“Of Bears at Fridges, drinking Planes and Cinderella’s Shoe” is Jordis Trumby’s first children’s book. Photo supplied.
Courtenay author writes, illustrates first children’s book

When is a collaboration not a collaboration? At first glance, Courtenay author… Continue reading

Health Minister Adrian Dix looks on as Dr. Bonnie Henry pauses for a moment as she gives her daily media briefing regarding COVID-19 for British Columbia in Victoria, B.C. THE CANADIAN PRESS/Jonathan Hayward
7 additional deaths and 542 new COVID-19 cases in B.C.

Provincial health officials reported 18 new COVID-19 cases linked to variants of concern

Cannabis bought in British Columbia (Ashley Wadhwani/Black Press Media)
Is it time to start thinking about greener ways to package cannabis?

Packaging suppliers are still figuring eco-friendly and affordable packaging options that fit the mandates of Cannabis Regulations

Chief Justice Christopher Hinkson (Office of the Chief Justice)
Judge questions whether B.C.’s top doctor appreciated right to religious freedom

Lawyer for province says Dr. Henry has outlined the reasons for her orders publicly

The City of Duncan will implement a new pilot project targeting vandalism this spring. (File photo)
Graffiti trouble? Duncan will give you the brush and the paint to remove it

Intiative based on a successful project to protect Port Alberni from unwanted spray paint

A sample of guns seized at the Pacific Highway border crossing from the U.S. into B.C. in 2014. Guns smuggled from the U.S. are used in criminal activity, often associated with drug gangs. (Canada Border Service Agency)
B.C. moves to seize vehicles transporting illegal firearms

Bill bans sale of imitation or BB guns to young people

BC Housing minister David Eby is concerned that Penticton council’s decision to close a local homeless shelter will result in a “tent city” similar to this one in Everett, Wa. (Olivia Vanni / Black Press file)
‘Disappointed and baffled’ B.C. housing minister warns of tent city in Penticton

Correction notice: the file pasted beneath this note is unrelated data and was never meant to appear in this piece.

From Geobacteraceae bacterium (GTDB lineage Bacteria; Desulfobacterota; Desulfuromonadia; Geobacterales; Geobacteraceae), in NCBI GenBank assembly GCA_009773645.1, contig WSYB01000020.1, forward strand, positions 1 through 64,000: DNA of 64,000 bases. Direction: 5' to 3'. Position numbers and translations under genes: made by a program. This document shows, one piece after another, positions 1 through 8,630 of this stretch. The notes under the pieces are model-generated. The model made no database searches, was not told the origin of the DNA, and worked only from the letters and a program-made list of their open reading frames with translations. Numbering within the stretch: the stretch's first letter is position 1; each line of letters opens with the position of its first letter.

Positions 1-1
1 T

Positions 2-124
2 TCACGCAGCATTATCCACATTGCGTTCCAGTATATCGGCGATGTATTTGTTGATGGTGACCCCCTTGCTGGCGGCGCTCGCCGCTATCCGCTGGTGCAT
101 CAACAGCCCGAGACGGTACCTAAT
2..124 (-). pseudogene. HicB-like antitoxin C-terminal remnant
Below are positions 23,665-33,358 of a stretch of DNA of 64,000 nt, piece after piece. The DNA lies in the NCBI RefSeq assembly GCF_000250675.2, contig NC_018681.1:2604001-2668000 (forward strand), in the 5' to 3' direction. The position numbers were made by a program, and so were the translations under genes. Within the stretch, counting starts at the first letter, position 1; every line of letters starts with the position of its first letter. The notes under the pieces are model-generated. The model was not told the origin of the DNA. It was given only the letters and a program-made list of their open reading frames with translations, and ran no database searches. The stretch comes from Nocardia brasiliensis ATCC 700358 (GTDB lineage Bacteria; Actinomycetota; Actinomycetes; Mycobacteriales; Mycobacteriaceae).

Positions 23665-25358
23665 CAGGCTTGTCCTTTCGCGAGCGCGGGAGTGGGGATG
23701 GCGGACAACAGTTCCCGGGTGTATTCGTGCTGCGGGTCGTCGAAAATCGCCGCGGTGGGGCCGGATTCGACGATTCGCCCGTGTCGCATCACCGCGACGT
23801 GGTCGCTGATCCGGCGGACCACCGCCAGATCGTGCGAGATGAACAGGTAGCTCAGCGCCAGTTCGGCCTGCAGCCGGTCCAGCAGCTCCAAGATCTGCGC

Penticton council’s decision to close a local homeless shelter could create tent city, says David Eby

This was the scene outside North Saanich’s Parkland Secondary School after an attempted but unsuccessful break-and-enter into the school torched an ATM inside of it. Sidney/North Saanich RCMP did not make any arrests and currently lack suspects as the investigation continues. Members of the public who may have witnessed something or possess other information can contact police at (250) 656-3931 or to Crimestoppers at 1-800-222-TIPS. (Submitted)
Money to burn: burglars torch North Saanich high school ATM

Police dogs searched the exterior and interior of the school after early morning break-and-enter

The first of Fisheries and Oceans Canada’s long-range maritime patrol aircraft—the Dash-8—becomes operational. (Photo supplied by PAL Aerospace)
Fisheries and Oceans Canada’s new De Havilland Dash-8-100 long-range surveillance air craft is capable of staying aloft for eight to 10 hours for a variety of missions up and down the B.C. coast. (Photo supplied by PAL Aerospace)
New plane will double DFO’s surveillance capacity in B.C.

The Dash-8 will fly out of Campbell River for enforcement, conservation missions

A recently published study out of UBC has found a link between life satisfaction levels and overall health. (Pixabay)
Satisfied with life? It’s likely you’re healthier for it: UBC study

UBC psychologists have found those more satisfied with their life have a 26% reduced risk of dying

Most Read